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Update No: 157 - (25/06/10)

Third time lucky; a forgiving Croatian president
"We have to improve our relations. That was one of the most important objectives of my presidential programme," said President Ivo Josipovic during a visit to European Union headquarters in Brussels. Ultimately willing to turn the page even on the genocide cases sitting at the International Court of Justice, provided certain conditions are met, Josipovic says bilateral problems must be settled "once and for all."

President Josipovic, who was sworn in May as his country's third president, said "Croatian and Serbian politicians must work much more proactively" towards reconciliation, because "the current generation owes it to the next not to bequeath its problems" from the past.

The social democrat is a renowned expert in the field of international criminal law and a classical music composer in his spare time.

He was one of the authors of Croatia's complaint of genocide and "ethnic cleansing" against Serbia for its role in the 1991-95 war, which followed Croatia's declaration of independence from the former Yugoslavia. About 20,000 people died in the war.

The International Criminal Tribunal, the highest UN court, ruled in 2008 that it will hear that case, but Serbia filed a counter-complaint on January 4 this year, citing genocide against ethnic Serbs.

According to the UN, more than 200,000 ethnic Serbs fled Croatia in 1995, when the Croatian army launched a military operation to retake territory occupied by rebel Serbs, who were backed by the hard-line regime of late Serbian president Slobodan Milosevic.

Some 40,000 people went missing during the wars that tore apart the former Yugoslavia in the 1990s, according to the International Commission on Missing Persons.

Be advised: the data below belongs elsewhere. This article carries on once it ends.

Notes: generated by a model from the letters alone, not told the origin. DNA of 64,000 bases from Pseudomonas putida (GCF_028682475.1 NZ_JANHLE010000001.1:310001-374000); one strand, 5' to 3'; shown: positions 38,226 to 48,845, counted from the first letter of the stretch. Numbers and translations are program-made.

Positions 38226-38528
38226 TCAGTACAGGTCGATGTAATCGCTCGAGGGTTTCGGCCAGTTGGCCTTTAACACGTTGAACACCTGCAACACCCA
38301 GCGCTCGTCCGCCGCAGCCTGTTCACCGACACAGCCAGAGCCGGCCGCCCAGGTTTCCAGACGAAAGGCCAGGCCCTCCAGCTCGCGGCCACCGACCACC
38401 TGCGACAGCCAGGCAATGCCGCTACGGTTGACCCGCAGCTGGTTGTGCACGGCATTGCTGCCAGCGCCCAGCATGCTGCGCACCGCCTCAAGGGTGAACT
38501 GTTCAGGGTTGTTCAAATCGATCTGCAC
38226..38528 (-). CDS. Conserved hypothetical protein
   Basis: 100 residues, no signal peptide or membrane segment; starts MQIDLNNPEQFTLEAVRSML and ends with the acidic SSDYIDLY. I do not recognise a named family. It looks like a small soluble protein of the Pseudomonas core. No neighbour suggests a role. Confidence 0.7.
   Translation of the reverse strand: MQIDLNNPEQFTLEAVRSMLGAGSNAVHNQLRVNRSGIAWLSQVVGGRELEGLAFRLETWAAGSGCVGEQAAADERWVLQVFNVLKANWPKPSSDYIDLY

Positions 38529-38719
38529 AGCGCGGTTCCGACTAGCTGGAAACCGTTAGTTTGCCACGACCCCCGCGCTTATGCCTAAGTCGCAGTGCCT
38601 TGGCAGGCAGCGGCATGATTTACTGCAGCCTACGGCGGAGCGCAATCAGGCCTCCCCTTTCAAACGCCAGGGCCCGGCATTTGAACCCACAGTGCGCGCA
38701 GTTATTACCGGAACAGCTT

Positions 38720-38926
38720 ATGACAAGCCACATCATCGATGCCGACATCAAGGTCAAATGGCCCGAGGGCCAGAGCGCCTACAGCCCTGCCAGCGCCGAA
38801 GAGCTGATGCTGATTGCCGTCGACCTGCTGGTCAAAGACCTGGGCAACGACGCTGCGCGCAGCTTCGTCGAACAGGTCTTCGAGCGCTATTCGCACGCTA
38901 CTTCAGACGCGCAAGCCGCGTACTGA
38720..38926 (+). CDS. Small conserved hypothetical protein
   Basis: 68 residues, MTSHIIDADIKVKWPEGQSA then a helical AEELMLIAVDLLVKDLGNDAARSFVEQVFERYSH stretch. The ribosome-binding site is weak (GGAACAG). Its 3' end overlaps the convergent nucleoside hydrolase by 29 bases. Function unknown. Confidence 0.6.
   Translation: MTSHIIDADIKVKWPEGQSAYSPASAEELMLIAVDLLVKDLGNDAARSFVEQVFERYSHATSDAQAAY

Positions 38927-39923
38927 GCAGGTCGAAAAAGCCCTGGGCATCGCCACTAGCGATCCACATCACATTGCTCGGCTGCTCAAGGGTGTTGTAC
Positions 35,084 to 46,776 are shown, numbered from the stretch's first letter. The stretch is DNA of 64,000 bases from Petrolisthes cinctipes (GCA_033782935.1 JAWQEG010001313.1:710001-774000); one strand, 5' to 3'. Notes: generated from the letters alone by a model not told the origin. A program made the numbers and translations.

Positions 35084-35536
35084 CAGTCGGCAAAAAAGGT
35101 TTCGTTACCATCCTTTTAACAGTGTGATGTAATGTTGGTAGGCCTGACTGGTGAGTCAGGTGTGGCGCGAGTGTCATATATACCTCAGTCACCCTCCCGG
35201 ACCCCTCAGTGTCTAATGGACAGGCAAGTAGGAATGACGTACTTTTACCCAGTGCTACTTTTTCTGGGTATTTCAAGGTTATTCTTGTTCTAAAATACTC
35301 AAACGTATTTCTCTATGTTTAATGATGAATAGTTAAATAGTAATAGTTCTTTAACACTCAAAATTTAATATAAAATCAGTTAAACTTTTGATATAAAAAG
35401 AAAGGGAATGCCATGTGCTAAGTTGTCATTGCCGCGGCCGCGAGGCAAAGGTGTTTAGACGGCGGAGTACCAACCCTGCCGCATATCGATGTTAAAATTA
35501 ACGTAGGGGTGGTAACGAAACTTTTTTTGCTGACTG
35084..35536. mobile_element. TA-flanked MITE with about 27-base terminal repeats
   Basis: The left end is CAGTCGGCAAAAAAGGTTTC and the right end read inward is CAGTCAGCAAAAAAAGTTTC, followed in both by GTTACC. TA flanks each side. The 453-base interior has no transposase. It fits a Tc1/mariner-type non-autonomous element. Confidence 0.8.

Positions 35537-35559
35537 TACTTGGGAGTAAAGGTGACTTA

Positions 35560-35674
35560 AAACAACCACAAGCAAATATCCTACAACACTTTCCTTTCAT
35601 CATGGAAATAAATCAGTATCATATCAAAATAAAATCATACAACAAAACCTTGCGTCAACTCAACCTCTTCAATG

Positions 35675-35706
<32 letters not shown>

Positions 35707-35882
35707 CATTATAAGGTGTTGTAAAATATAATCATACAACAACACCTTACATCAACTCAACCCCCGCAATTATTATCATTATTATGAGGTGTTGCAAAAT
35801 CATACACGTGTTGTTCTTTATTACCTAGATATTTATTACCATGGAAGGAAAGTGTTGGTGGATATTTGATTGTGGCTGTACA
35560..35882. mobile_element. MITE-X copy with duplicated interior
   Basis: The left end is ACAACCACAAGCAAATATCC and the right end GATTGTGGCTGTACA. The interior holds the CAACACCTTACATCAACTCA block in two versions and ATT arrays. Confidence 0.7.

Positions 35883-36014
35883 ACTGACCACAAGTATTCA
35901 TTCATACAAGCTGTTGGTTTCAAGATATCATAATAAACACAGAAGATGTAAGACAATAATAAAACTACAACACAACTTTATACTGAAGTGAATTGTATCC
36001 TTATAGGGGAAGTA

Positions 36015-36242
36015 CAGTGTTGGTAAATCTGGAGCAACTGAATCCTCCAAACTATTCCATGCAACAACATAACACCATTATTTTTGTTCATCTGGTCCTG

Josipovic does not rule out the possibility of both countries withdrawing their cases. "That will depend on efforts to resolve all the other problems linked to the war, the fate of those who disappeared, (confiscated) property and war criminals," he said.

The toughest to come
Arguably the touchiest issue remains cooperation by Belgrade with the International Criminal Tribunal for the Former Yugoslavia. "Serbia has altered its policy and has started to cooperate," Josipovic said. "But they have still not handed over two key accused," said the president, referring to Ratko Mladic, the Bosnian Serb military leader, and Goran Hadjic, the Croatian Serb leader.

Mladic is accused of being behind the 44-month siege of Sarajevo that left 10,000 people dead and the July 1995 massacre of around 8,000 Muslim men and boys in Srebrenica. He is the UN court's most wanted fugitive and has been on the run since being indicted in 1995. His arrest is a key condition for Serbia's progress towards EU membership.

Hadzic, 51, is wanted for the murder of hundreds of people and the deportation of tens of thousands of Croat and non-Serb civilians during the Croatian war.

New strains emerged when Croatia recognised Kosovo's declaration of independence from Serbia. Serbia's president, Boris Tadic, boycotted Josipovic's inauguration on February 18 because Kosovo's president, Fatmir Sejdiu, was in attendance.

Into the EU?
Nevertheless, Josipovic does not see "animosity" emanating from Belgrade. The two countries have a common goal: accession to the European Union (EU) and through it access to the world's biggest trading bloc.

Serbia may barely have reached the waiting-room door, but Croatia is almost there. "Negotiations can realistically end by the close of this year," said Josipovic, who envisages a 2012 entry based on efforts to eliminate corruption in the public sector and modernise its judiciary.
"It's in Croatia's interests that all the countries of the (Balkans) region enter the EU... as soon as possible," he insisted.

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